What Is a Renewable Energy Certificate?

Good solar policy is important for the success of clean energy.

Renewable Energy Certificates help states track progress towards their clean energy goals. Photo: Shutterstock

Renewable Energy Certificate Basics

  • Renewable Energy Certificates (RECs) are an accounting system used by utilities and states to track clean energy. Every megawatt hour generated by a clean energy source (such as a wind turbine) creates one Renewable Energy Certificate.
  • RECs let us measure our progress on clean energy by giving utilities a way to buy and sell renewable power.
  • They also ensure that states can track Renewable Portfolio Standard targets, which are an important tool for combatting the worst effects of climate change and bringing new clean energy jobs to New England.

What Is a Renewable Energy Certificate?

A Renewable Energy Certificate is a way to measure and track the production of clean energy. It’s how states and utilities track how much clean energy is being produced by renewable energy sources such as wind, solar, and geothermal, and which electrical utilities are buying that power.

How Does It Work?

Every clean energy development, like a wind or solar farm, is issued a number of RECs equal to the number of megawatt hours of electricity it produces and delivers to the power grid. Each REC represents one megawatt hour of clean electricity. (For context, an average American home uses about 7 megawatts of electricity each year.)

RECs are sold on the open market, which serves two purposes. First, they are bought by utilities to track how much renewable energy they are supplying to their customers (you and me). Since utilities are required by state law to get a minimum amount of their energy from clean sources, RECs essentially serve as the accounting system that utilities and states use to monitor how much renewable energy is actually being used – and how well they are meeting the state’s renewable energy goals. Utilities can also make an Alternative Compliance Payment instead of buying a REC. (For instance, if there are no RECs available to purchase.) This means they’re essentially paying a fee, that often goes into a state’s renewable energy fund, in lieu of purchasing a certificate.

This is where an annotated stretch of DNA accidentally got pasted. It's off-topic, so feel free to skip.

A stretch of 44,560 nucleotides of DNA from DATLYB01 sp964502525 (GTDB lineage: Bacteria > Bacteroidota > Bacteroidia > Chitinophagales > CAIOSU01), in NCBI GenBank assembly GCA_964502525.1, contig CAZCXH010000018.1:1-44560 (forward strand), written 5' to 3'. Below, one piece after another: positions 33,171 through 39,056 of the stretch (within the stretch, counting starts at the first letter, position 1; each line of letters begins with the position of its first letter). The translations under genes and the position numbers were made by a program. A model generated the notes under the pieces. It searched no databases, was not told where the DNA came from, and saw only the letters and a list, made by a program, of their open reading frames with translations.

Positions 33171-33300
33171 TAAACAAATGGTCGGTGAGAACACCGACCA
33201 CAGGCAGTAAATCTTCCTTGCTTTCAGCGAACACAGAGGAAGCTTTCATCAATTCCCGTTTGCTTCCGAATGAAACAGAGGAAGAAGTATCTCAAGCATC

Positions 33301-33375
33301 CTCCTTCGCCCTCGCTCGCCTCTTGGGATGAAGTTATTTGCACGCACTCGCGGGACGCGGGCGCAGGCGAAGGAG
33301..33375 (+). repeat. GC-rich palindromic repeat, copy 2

Second, they provide a secondary source of income to clean energy developers. A wind or solar farm not only generates income from the electricity it produces to power our homes and businesses; it also makes money from selling RECs. This secondary income helps to offset the upfront costs of developing renewable energy projects, making new projects more feasible and helping to ensure that we are steadily growing the number of clean energy projects.

Why Do We Need Renewable Energy Credits?

Every state in New England either has a Renewable Portfolio Standard or a renewable energy goal. These are state policies that require utilities to get a certain amount of their energy from clean resources like solar and wind each year. These policies can, when done well, help us move away from polluting fossil fuels and promote the growth of a clean energy economy.

For states to meet their Renewable Portfolio Standards, New England needs to purchase more RECs every year. That means investing in renewable energy projects to generate these RECs, and tracking who is producing and who is buying how much energy.

Essentially, Renewable Energy Certificates ensure that we can measure our clean energy progress by giving utilities and energy producers a way to buy and sell it. (There’s even more to this accounting mechanism, which you can learn about here.)

How It All Ties Together

Renewable Portfolio Standards help push us towards our ultimate goals: moving away from harmful fossil fuels, promoting the growth of a new energy economy, and protecting New England for generations to come. Renewable Energy Certificates help us track our progress toward achieving those goals.

As a New England resident, you can help us reach our energy goals by supporting Renewable Energy Standards. Attend hearings, write comments to or call your legislators, and sign up for our email action alerts so you’ll know when you can make your voice heard.

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